[3] understanding Lutheran participation in Indian Boarding Schools; and

[4] support for communities impacted by murdered and missing Indigenous women and girls.”

Many resources are available to assist you and your congregational unit as you work on these four areas.

Let’s focus on missing and murdered Indigenous women (MMIW) as this Friday, May 5, is the National Day of Awareness for Missing and Murdered Indigenous Women and Girls. Depending upon where you live, you might not be aware of the violence perpetrated against Indigenous women and girls. The MMIW movement advocates for the end of violence against Indigenous women and draws attention to the high rates of disappearances and murders of Indigenous women and girls. The root causes lie in colonization and historical trauma, racism, and sexual objectification.

“Women of the ELCA has been involved in the anti-trafficking effort for nearly two decades. It is only natural, then, that we continue this important justice work with a focus on MMIW,” says Linda Post Bushkofsky, executive director.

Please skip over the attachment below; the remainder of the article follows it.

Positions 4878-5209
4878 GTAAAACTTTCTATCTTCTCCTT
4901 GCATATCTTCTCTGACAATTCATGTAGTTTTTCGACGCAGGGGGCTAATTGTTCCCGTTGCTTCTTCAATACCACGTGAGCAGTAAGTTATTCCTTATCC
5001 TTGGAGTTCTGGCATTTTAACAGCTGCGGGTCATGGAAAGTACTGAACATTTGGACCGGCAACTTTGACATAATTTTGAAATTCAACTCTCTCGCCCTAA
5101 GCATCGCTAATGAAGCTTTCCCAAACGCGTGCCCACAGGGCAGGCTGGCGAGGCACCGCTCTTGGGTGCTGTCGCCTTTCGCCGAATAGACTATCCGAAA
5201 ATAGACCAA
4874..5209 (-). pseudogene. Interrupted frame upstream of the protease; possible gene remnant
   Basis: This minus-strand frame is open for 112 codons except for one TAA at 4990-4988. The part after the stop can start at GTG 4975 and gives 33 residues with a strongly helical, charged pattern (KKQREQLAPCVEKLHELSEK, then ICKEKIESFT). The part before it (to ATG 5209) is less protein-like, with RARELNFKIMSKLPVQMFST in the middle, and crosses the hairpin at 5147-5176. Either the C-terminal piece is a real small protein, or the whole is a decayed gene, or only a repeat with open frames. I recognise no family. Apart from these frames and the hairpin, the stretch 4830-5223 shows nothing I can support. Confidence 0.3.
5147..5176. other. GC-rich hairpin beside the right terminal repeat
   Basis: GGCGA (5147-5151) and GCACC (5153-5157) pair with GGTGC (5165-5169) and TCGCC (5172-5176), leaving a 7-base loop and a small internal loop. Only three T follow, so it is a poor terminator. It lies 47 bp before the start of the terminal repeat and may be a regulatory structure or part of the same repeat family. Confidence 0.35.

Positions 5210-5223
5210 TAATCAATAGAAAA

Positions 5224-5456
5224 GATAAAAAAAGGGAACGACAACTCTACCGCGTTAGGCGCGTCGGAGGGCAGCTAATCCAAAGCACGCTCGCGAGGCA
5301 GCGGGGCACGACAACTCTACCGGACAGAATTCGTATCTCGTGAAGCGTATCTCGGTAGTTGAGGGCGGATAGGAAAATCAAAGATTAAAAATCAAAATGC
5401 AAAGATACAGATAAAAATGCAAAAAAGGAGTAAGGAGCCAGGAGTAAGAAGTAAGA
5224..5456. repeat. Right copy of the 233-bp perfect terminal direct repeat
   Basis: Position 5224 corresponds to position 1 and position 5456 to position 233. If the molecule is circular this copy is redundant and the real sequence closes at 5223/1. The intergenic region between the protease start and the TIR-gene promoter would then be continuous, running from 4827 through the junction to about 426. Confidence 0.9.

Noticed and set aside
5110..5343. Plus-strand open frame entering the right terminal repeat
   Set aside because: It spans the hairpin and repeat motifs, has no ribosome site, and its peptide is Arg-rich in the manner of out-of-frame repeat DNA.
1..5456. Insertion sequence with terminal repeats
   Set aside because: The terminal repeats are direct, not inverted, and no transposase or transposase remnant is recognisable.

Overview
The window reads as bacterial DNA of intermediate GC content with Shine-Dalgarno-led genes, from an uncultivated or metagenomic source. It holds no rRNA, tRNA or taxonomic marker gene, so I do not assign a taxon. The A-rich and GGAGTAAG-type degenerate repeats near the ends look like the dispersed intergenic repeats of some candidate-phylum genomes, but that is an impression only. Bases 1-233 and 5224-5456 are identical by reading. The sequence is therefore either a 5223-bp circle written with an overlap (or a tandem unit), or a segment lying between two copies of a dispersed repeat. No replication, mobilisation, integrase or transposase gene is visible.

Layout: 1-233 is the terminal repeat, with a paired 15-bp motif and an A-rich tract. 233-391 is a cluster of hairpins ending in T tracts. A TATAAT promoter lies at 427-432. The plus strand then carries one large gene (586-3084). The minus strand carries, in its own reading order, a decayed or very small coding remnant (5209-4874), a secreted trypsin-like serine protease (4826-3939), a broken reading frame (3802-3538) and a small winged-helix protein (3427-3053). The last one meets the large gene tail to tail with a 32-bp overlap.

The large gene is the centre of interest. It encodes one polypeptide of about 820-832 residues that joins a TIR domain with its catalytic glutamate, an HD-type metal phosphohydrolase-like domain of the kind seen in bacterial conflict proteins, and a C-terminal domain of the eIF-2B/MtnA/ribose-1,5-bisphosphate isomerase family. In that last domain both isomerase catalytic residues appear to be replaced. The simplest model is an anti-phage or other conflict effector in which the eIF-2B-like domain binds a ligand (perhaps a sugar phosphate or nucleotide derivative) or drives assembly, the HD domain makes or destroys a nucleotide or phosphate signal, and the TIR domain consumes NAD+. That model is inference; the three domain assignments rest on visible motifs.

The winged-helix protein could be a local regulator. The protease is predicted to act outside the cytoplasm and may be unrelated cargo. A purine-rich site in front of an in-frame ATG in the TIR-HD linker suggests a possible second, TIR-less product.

To learn more about MMIW, start with the Vine Deloria Jr. Theological Symposium that occurred last November, hosted by the Lutheran School of Theology at Chicago. Several videos are available online so you and the women of your congregation can better understand the issue and begin to bring awareness to the broader church. A simple Internet search will provide many additional resources.

Plan to attend the Just Love Gathering this September where you can learn more about the ELCA’s Truth and Healing Movement and the MMIW movement.

Redemption Song; Episode 2 of the series, Talks at the Desk

As we continue to celebrate Black history month we invite you to watch episode 2 of the series, Talks at the Desk, season 2: